"The phytoestrogens in soy are thought to compete with endogenous estrogens, as well as inhibit a number of enzymes involved in estrogen metabolism," Skibola said. "This may be protective by enhancing estrogen clearance through the body and altering the circulating forms of estrogen in the body."

Along with the rising popularity of flavonoids has been a rise in production by the supplement industry, which has rushed to package and market flavonoids in the form of pills to be sold in health stores.

At low concentrations, flavonoids help the body get rid of harmful free radicals and also promotes the inhibition of enzymes like protein kinase, which is necessary in cell division. The effects of flavonoids are thought to be potentially anti-carcinogenic because flavonoids can block and inhibit the excessive cell division characterized by cancer.

"Certain flavonoids can inhibit enzymes such as protein kinases, that are involved in cellular proliferation and tumor progression," Skibola said. "This is one reason flavonoids can be considered anti-carcinogens."

Even with all the benefits that flavonoids provide the body, a great danger lies in overconsumption of the chemicals, the scientists said. Although phytoestrogens are not as potent as endogenously produced estrogens, excess amounts of these compounds can actually promote breast cancer and feminize males.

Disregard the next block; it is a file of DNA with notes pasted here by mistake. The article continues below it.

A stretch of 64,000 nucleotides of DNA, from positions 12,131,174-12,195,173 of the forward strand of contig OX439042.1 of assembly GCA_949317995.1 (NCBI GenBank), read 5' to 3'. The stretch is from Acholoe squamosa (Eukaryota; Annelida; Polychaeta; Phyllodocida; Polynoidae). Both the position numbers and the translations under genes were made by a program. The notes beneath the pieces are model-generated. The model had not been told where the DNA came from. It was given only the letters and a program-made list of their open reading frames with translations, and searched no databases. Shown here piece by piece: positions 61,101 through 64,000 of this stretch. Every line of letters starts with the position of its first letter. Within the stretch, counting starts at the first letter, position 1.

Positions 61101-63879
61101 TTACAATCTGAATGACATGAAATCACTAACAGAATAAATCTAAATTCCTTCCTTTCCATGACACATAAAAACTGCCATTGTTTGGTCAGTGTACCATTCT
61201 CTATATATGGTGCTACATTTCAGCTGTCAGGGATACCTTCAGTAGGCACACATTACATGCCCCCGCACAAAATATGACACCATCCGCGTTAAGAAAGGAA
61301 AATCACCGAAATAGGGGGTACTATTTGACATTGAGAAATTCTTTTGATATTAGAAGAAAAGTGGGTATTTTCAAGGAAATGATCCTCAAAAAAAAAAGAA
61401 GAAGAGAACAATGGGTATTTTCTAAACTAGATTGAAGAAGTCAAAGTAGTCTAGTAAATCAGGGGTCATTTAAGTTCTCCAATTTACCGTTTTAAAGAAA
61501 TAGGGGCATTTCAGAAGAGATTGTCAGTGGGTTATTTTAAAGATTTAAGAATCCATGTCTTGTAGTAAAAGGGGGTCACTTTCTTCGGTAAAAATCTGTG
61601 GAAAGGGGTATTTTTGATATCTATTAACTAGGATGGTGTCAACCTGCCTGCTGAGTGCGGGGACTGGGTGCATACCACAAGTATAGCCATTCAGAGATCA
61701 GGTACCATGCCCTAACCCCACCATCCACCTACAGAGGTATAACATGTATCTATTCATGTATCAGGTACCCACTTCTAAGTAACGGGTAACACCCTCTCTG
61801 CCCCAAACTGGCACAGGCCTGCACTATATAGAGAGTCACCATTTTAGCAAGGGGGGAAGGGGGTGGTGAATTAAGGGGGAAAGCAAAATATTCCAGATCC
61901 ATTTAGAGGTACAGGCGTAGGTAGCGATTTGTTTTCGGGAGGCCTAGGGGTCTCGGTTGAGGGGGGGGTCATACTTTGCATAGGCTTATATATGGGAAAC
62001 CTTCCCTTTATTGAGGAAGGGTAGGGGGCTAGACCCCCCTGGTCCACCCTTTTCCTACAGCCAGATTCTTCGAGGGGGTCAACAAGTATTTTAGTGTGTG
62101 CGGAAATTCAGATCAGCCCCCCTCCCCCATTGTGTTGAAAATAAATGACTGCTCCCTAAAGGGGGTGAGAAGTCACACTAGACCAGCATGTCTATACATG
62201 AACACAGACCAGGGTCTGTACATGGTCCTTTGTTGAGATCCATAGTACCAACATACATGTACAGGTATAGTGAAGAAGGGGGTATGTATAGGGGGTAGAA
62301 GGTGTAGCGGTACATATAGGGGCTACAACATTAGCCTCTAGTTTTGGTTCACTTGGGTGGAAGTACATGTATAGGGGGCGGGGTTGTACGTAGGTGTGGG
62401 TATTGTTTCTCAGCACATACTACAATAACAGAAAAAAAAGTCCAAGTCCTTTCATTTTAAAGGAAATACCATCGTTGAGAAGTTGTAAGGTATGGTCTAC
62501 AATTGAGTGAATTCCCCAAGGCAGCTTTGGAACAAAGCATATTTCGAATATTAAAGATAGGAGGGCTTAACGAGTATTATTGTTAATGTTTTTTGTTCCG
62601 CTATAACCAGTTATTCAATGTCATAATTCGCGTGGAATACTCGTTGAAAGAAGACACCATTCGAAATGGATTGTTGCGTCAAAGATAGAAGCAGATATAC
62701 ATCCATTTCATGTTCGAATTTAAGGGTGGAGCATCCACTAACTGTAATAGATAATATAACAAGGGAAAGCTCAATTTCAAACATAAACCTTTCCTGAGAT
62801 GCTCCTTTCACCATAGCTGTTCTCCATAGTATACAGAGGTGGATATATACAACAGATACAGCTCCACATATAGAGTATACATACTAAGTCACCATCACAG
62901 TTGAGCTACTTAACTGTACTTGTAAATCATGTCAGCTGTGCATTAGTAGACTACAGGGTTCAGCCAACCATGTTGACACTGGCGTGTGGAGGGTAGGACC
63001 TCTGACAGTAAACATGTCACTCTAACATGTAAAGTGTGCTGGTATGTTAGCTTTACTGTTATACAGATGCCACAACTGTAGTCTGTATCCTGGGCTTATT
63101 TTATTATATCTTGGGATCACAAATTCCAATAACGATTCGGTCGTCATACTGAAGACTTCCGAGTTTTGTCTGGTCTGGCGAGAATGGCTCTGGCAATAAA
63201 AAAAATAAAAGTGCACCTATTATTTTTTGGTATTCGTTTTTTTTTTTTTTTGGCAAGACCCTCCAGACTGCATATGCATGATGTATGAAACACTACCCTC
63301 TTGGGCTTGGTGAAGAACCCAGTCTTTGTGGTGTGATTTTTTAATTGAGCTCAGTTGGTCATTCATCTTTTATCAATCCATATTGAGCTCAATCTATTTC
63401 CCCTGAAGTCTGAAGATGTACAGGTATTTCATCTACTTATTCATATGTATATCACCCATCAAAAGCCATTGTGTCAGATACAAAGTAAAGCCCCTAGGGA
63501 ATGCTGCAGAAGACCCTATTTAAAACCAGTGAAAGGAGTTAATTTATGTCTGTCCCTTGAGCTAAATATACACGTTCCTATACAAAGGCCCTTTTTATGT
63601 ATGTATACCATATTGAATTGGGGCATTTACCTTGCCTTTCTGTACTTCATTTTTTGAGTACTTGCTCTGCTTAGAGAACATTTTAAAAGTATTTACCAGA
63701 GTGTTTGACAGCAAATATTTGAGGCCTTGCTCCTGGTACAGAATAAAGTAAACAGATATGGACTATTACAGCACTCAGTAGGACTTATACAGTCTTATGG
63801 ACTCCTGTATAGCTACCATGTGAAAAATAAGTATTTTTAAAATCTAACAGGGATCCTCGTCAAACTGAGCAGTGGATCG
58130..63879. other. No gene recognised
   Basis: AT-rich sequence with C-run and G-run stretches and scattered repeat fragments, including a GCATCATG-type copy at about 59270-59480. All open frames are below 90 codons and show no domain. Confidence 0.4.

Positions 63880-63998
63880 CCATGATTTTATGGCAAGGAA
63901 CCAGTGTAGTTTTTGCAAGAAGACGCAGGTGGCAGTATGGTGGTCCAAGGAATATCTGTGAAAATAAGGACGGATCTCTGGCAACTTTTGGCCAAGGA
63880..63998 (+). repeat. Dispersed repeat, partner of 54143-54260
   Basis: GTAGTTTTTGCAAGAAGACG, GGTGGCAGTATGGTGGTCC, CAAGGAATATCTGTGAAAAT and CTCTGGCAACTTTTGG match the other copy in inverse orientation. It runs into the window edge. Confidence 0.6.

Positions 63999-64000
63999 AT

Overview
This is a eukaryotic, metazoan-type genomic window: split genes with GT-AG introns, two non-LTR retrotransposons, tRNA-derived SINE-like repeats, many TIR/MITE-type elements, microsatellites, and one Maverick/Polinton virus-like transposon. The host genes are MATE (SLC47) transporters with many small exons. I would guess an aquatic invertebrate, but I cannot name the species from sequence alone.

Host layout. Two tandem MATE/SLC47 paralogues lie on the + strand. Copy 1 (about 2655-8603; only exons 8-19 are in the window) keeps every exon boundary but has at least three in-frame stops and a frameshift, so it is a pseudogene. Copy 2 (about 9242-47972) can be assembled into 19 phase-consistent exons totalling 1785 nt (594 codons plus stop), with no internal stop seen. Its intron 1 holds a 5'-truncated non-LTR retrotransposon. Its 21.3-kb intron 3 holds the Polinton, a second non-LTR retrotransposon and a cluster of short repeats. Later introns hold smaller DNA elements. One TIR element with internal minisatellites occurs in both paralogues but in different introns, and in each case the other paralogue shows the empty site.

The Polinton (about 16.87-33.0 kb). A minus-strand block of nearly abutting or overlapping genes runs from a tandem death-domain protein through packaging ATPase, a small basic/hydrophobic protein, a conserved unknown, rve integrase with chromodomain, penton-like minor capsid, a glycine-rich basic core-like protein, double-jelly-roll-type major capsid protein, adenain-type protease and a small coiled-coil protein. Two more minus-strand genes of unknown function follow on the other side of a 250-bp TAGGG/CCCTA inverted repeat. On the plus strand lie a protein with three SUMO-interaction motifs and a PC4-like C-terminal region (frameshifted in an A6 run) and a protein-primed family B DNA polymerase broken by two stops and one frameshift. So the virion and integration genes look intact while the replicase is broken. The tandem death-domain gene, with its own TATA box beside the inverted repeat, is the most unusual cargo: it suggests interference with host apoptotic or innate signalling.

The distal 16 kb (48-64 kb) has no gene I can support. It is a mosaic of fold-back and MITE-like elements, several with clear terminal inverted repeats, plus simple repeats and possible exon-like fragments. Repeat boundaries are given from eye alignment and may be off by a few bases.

According to the scientists, the average person in the United States consumes approximately 500 to 1000 milligrams of flavonoids each day in his or her diet. Popular flavonoid supplements such as ginkgo biloba usually contain 10 to 20 times more than the amount recommended for the human body in one pill.

"The point is one or two aspirin cures a headache, but 40 could kill you," Smith said.

There exists a common misconception that if a little of something is good then more is better, the scientists said. This false understanding may cause individuals who are looking for health benefits to dangerously ingest extremely high levels of these compounds.

"At high concentrations, certain flavonoids can act as pro-oxidants and become mutagenic meaning that they could cause oxidative damage and cause DNA and chromosome damage," Skibola said. "They also can inhibit a number of enzymes that can alter normal body functions. They can interfere with metabolism of drugs and they can interfere with mineral absorption in our bodies."

When consumed in excessive quantities, flavonoids act as mutagens and contribute to free radical formation. They can damage DNA, break chromosomes, and act as endocrine disrupters and inhibit enzymes such as DNA topoisomerase, which could lead to DNA breaks that potentially lead to cancer.